5 phone calls that could save you money

HORRY COUNTY, SC (WMBF) - If you have just gotten your bills in the mail and you are cringing at how much it is going to cost you to pay them, there are five phone calls you can make that can save you money. The power of negotiation and just asking for a lower price goes a long way.

Tara Ledford said it gets tough shelling out the money to pay all of her bills at once. She made one of the most important phone calls in the book is to her cable and phone company to keep from having to pay a late fee.

Ledford admits, "Surprisingly enough he said they could extend my due date by 12 days but the 31st would be the thirteenth day so he gave me the option to call back on the 28th and speak to the financial services and explain to them the situation and they would work with me."

Kathy Graham, the President of the Better Business Bureau in the Grand Strand said you could end up putting more money in your pocket if you try to negotiate with companies for lower rates.

All you have to do is pick up the phone.

Graham explains, "You never know until you ask so it's always good to make that try. The worst they could say is tell you no." Graham said another phone call that could save you money is to your credit card company.

Graham adds, "If you find yourself paying very high interest rates for instance on a credit card or your cell phone bill is a little high it does not hurt to pick up the phone and contact these people."

But before you get started, make sure you are prepared.

Graham went on to explain, "You don't want to be aggressive. Assertive yes, aggressive no. And what we would recommend is that you sit down and write out what you are going to say so you can stay focused and on track so you can keep your mood as level as possible."

CCU Marketing professor Mark Mitchell says most businesses are willing to listen to their customers and negotiate. Mitchell says when you are asking for a lower price you need to speak with a manager.

"We don't always give the initial contact person the ultimate authority. We may hold that back for special cases and keep people who quite honestly that's what they do well," Mitchell declares.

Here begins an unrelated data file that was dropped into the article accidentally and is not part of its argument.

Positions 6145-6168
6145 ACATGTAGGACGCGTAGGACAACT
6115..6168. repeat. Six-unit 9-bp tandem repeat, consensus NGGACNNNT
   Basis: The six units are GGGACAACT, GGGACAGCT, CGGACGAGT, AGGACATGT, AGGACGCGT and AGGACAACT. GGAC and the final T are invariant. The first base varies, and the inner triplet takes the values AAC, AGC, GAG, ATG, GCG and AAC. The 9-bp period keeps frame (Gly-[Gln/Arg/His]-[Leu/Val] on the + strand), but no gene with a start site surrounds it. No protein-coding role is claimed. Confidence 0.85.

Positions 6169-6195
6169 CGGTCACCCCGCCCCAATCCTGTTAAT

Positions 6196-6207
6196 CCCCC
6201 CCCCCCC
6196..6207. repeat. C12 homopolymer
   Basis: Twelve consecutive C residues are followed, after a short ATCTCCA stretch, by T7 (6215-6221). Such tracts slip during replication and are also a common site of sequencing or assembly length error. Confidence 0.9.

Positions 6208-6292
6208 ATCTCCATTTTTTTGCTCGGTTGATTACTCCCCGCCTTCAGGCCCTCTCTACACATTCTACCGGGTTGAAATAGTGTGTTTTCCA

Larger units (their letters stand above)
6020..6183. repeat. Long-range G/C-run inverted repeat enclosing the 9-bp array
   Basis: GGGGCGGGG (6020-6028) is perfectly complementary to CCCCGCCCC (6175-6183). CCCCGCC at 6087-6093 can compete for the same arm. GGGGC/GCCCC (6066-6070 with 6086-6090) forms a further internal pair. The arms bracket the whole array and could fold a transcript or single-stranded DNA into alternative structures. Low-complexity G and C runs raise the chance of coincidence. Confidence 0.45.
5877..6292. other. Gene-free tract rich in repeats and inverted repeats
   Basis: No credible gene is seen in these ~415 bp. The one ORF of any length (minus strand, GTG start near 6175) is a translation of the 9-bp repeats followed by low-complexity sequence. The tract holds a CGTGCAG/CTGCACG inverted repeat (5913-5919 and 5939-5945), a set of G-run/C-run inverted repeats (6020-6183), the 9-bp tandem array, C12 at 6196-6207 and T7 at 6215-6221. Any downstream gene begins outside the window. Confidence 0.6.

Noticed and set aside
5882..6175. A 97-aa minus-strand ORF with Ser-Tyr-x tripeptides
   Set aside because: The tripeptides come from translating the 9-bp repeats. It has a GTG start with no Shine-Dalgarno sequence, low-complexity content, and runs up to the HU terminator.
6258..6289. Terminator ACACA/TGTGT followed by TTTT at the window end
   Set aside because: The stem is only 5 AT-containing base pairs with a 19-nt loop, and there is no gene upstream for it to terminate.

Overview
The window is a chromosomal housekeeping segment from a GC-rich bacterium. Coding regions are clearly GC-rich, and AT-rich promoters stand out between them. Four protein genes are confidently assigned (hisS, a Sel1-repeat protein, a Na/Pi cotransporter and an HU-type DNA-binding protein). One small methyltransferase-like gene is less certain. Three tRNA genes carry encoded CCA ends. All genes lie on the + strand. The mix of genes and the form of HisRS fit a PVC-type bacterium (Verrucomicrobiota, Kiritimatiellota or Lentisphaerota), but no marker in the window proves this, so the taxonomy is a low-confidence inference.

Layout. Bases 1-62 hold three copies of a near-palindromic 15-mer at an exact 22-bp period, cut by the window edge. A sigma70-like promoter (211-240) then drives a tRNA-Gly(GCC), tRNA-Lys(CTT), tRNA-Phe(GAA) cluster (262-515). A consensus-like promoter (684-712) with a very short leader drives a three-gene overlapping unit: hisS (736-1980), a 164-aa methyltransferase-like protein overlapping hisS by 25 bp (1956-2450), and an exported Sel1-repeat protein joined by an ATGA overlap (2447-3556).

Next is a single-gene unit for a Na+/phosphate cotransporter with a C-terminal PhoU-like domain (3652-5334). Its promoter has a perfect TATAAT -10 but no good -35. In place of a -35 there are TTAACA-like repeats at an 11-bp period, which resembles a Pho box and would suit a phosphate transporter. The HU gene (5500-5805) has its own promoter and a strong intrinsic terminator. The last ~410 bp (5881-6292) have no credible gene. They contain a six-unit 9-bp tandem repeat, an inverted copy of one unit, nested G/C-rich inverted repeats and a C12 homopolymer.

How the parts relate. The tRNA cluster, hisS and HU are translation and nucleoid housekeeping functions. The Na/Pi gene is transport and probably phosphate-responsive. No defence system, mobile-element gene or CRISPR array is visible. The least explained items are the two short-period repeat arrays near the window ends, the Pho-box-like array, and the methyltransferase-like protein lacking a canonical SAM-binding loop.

Mitchell said you could also call your insurance provider to negotiate a lower rate. When you do make the call, use key phrases.

Mitchell coaches, "I'd like to cancel or I'm considering options or I'm looking elsewhere and that will trigger that to the contact person I'm going to transfer this call or this case to a higher authority and that higher authority has more options to them."

Mitchell goes on to explain it is also important to mention your loyalty to the company and how long you have been a customer. "Call them and say look I've been a loyal customer…I've made all my payments is there any way we could get my interest rate back down."

If you are not successful, do not take the first "no" as your final answer.

Graham said it really comes down to being open and polite with the company so they will give you a better rate.

"If you are honest and you say I'm in a position where I might not be able to pay you at all then they might be more willing to negotiate with you," Graham states.

Representatives of companies like HTC said they do listen to customers' concerns and try to work with them on getting the best deal.

Nicole Hyman states, "These days people are looking to save money. So when we have a customer call in we look at their account and see what kind of plans are in place already, see what products and services they have with us and see if there is a bundle or a plan that would fit them better."

Graham said generally companies are more likely to strike a deal to keep your business.

"Business is rough for everybody out there so I would think that the majority of your businesses are going to work with you to keep you as a happy customer," Hyman continues.

There are two more phone calls that could save you big bucks.

Try asking for a rental car or hotel upgrade for free. Company owners said they do make these kinds of arrangements for people based on availability and when people ask for them.

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